Inhabiting the virtual city
Judith S. Donath


Front Matter
1. Introduction
1.1 The problem: designs for data, not people
1.2 The structure of this thesis
Part I: The virtual society
2. The city and the body
2.1 The metaphorical city
2.1.1 Parallels: the real and the virtual city The landscape of strangers The legible city
2.1.2 The architect and the system designer
2.1.3 Designing the new
2.2 The social function of the body
2.2.1 Expression
2.2.2 Presence
2.2.3 Control
2.2.4 Recognition
2.2.5 Remarks
3. Contemporary on-line social environments
3.1 Community and identity
3.2 Identity in three virtual environments
3.2.1 MUDs
3.2.2 Usenet news
3.2.3 Home pages
Part II: Design for the virtual city
4. Sociable information spaces
4.1 Portraits in Cyberspace
4.1.1 The jury site: the web as a tool for collaboration
4.1.2 The exhibit
4.2 The Electric Postcard
4.3 WebTalk
4.4 Remarks
5. Visible cities
5.1 Visual Who
5.1.1 Patterns of association Clusters and correlations
5.1.2 Patterns of presence
5.1.3 Design analysis Information via motion Color Interaction
5.1.4 Future work: Visual Whoy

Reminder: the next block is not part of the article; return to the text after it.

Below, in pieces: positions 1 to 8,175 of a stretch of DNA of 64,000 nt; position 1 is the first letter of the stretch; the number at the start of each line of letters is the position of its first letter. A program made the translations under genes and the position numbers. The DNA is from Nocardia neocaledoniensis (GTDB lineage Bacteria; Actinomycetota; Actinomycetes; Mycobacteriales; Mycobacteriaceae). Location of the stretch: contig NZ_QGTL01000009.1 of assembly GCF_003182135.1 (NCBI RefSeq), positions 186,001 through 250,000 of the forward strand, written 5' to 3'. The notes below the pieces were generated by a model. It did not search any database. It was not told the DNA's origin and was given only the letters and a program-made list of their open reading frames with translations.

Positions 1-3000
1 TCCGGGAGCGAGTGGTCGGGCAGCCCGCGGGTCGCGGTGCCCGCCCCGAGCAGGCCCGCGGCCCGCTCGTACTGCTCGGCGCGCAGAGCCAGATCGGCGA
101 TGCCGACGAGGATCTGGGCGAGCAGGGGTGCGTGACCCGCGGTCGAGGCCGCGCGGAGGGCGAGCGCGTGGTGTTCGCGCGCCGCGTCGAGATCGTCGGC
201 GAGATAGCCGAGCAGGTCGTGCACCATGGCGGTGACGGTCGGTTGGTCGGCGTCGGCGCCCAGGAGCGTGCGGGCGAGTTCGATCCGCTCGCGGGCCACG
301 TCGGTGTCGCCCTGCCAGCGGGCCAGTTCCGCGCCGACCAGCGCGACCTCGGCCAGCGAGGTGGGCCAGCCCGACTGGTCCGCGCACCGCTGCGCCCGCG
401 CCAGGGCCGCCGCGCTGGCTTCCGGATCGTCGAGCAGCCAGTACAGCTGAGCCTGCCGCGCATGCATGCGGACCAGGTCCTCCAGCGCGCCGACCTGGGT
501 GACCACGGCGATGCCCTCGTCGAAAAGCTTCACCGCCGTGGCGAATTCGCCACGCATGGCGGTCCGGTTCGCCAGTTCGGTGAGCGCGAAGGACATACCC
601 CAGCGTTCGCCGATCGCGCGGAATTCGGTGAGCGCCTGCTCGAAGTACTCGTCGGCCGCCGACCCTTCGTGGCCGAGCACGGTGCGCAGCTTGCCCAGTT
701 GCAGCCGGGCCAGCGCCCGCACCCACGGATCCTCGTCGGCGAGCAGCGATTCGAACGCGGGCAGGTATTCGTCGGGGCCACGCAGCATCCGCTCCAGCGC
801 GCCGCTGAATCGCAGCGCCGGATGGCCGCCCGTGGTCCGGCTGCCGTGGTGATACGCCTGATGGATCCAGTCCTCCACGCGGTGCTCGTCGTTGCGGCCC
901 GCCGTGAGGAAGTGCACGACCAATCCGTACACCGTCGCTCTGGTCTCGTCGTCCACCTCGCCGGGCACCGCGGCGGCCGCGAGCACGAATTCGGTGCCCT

5.1.5 Related projects
5.2 Datascapes and cybervilles
5.3 Public space and privacy
6. Illustrated conversations
6.1 Conversational interfaces
6.1.1 Types of conversational interfaces
6.1.2 Avatar systems
6.2 The Illustrated Conversation
6.2.1 Project Description Gaze Personalized space Presence Video
6.2.2 Gaze and the re-creation of expression Gaze input Gaze output From gaze to expression
6.2.3 Personalization and control in a shared space
7. Inhabitants of the virtual city
7.1 A Day in the Life of Cyberspace
7.1.1 Expound: rated discussion
7.1.2 Reveal: surveys and visualizations
7.1.3 Capsules & web-o-grams: persona & presence
7.2 The virtual (self) portrait
8. Conclusion: Inhabiting the virtual city